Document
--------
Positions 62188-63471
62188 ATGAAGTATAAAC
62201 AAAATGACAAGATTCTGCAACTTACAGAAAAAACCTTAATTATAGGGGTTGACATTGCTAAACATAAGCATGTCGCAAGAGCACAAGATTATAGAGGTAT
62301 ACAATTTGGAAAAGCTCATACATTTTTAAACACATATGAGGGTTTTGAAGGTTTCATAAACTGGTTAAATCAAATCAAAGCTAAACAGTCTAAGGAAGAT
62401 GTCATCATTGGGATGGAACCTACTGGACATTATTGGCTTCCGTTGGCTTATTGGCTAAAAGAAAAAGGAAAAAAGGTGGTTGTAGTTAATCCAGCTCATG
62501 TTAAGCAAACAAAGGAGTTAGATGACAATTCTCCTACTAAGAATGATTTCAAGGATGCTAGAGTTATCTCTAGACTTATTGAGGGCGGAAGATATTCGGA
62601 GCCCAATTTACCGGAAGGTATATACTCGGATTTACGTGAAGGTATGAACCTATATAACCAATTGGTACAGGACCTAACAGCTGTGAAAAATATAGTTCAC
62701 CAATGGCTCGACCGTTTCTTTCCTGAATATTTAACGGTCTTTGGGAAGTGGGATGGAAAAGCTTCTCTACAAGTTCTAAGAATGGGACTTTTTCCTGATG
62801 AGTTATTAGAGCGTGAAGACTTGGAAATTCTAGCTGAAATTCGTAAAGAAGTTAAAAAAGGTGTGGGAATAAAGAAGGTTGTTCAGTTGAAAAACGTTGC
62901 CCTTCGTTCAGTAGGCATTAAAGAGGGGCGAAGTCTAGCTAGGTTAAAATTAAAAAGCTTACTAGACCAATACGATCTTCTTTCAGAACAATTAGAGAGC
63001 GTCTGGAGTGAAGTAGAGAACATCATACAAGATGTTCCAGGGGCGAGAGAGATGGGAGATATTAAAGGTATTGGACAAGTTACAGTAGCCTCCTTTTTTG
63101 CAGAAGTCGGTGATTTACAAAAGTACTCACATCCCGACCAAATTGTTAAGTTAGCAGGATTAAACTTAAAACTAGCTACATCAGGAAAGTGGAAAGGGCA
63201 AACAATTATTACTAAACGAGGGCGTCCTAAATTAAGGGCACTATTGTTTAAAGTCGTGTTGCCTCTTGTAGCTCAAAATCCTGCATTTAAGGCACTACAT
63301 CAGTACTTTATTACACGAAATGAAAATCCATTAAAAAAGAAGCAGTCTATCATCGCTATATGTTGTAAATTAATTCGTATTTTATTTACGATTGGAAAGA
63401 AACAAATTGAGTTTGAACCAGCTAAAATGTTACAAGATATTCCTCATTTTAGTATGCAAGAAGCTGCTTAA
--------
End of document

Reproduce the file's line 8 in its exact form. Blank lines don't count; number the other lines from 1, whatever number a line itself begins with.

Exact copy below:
62701 CAATGGCTCGACCGTTTCTTTCCTGAATATTTAACGGTCTTTGGGAAGTGGGATGGAAAAGCTTCTCTACAAGTTCTAAGAATGGGACTTTTTCCTGATG